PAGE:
Mom Admits Her Daughter Is Her Retirement Plan — ‘We Had Kids So They Could Take Care Of Us When We’re Older’

She has unrealistic and emotionally charged expectations.

older woman sitting on couch fizkes / Shutterstock

A young woman named Jo offered personal insight into an emotional challenge many adult children face as their parents get older.

Jo said that her mom expects to be supported financially as she ages, despite their tenuous family dynamics.

The mom admitted her adult daughter is her retirement plan, saying that her generation had kids ‘so they could take care of us when we’re older.’

Jo’s mom revealed her so-called retirement plan during “A random phone call we were having. She was talking about how she’s always dreamt of her children taking care of her.”


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As her mom explained, “My generation, we had children so that they could take care of us when we’re older.”

“Things are so expensive, and we sacrificed everything for our kids,” her mom continued. “So, you know, when we get older, we just figured that the kids that we had would essentially pay for us when we’re retired.”

The cost of living is wildly high at this current moment, yet expecting an adult child to fully financially support their aging parents while establishing their own life is out-of-touch from anyone's economic reality. 

older woman holding flowers sirtravelalot / Shutterstock


It also creates major undue pressure for kids to act as caregivers without any compensation.

Jo directly confronted her mom, saying, “So, I’m the retirement plan?” to which her mom replied, “Yeah, more or less.”

The mindset that kids should be their parents’ retirement plan is problematic in emotional and practical terms.

The 28-year-old had a firm response to the news that she’s her mom’s retirement plan, saying, “Unfortunately, you didn’t really set me up very well to be your retirement plan.”

“At 17 years old, you convinced me to take out these astronomical student loans — I don’t know if you’ll remember that, Mom, but, yeah — Not really fit to be the retirement plan,” Jo said, throwing up a peace sign and smiling.


Looking past her lighthearted tone, Jo’s comment brings up an important question in this conversation: Is it okay for parents to expect their adult kids to support them, when those adult kids are living hand-to-mouth themselves?

“I get it,” Jo said. “I think in some situations it’s really nice when kids can take care of their parents, when they’re financially fit to, but I also don’t think you should put that burden on your kids when they can’t afford it or they’re trying to start their life out themselves.”

According to Northwestern Mutual, 11,000 Americans will turn 65 every day through 2027, but only half of boomers and Gen X'ers think they’re financially ready for retirement.

@yourtango A man is worried that he is his boomer mother's retirement plan because she refuses to get a job #worktok #boomer #reddit #retirement #economy #savings ♬ original sound - YourTango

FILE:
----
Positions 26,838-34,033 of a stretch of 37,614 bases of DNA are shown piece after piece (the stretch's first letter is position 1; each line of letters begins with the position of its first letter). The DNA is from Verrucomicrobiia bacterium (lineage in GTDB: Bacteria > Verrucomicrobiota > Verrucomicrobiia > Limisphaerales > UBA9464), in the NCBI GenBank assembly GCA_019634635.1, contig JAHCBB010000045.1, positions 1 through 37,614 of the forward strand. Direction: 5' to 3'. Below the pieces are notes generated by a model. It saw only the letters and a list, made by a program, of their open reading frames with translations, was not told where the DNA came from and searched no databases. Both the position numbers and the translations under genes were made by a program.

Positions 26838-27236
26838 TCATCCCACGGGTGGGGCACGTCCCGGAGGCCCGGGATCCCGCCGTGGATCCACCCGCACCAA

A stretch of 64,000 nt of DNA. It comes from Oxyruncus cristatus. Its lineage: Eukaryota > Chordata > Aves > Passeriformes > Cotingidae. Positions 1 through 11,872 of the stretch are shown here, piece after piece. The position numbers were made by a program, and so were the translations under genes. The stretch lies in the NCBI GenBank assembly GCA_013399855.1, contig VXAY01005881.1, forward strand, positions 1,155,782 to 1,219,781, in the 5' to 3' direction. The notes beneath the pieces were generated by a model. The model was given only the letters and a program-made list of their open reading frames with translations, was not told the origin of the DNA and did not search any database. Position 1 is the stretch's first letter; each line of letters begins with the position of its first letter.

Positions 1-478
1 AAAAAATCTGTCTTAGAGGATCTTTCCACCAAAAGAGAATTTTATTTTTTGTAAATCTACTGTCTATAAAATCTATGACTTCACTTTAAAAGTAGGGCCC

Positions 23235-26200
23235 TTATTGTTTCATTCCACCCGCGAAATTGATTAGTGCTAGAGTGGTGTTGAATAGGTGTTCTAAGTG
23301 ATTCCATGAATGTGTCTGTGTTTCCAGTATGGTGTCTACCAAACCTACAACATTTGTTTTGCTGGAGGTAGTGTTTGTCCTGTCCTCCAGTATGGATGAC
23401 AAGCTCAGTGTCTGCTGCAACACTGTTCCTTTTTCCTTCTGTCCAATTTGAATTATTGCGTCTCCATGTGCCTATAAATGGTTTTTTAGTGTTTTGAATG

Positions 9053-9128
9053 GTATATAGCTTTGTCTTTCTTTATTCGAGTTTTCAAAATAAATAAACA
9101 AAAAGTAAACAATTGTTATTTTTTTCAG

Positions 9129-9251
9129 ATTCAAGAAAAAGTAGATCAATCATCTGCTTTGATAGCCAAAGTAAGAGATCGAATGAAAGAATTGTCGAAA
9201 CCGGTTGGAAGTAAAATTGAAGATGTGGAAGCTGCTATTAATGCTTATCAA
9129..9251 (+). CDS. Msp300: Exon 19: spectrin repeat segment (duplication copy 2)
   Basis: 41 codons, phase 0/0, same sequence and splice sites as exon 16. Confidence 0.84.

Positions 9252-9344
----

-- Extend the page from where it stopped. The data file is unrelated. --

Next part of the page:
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The financial planning company published a study that found that people nearing retirement believe they need savings of $1.46 million to retire comfortably.

Yet the average amount that Americans have saved up for retirement in 2024 is $88,400, dropping down from $89,300 in 2023.

The unstable economy we live under drags everyone through the muck of uncertainty, yet the answer isn’t to outsource retirement to younger generations who are trying to figure out how to support themselves.

Jo also touched on how circumstantial these situations are, noting, “If we were in a different situation, if we were 10 years old, it would be a lot different, but we’re only 28, and it’s a lot to put on a child. The fact that I’m trying to start my life and then, like, I have to fund my mom’s life?”


“That’s a huge burden to carry, and I never wanna put that on my children,” Jo said, bringing the conversation around to themes of healing generational trauma by choosing different avenues for parenting than her own parents took.

Jo acknowledged that she doesn’t feel emotionally close to her mom, which makes her hesitant to offer unlimited financial support.

“I think it would be different if our relationship was a lot different,” she said. “If we were really, really close, I don’t think I would mind if my mom moved to Florida… I think it would be fun to have her around when I had children, but our relationship just isn’t like that.”


mom and daughter hugging - Yuri A. / Shutterstock

Because of that distance, Jo explained, “It’s not like I’m jumping up and down to fund her.”

“She hasn’t treated me the way that I wanted her to or the way that she should have treated me as a parent,” she said decisively, making another very valid point.


Parents are required to provide for their kids as it was their decision to bring them into the world, yet having that same care extended to them later in life isn’t an absolute guarantee.

To access that kind of reciprocity, parents need to have healthy boundaries and meet their children’s emotional needs.

Economic support from kids to their parents isn’t an automatic given. It’s an act of generosity, a decision based on mutual love, respect, and communication. 

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Alexandra Blogier is a writer on YourTango's news and entertainment team. She covers social issues, pop culture, and all things to do with the entertainment industry.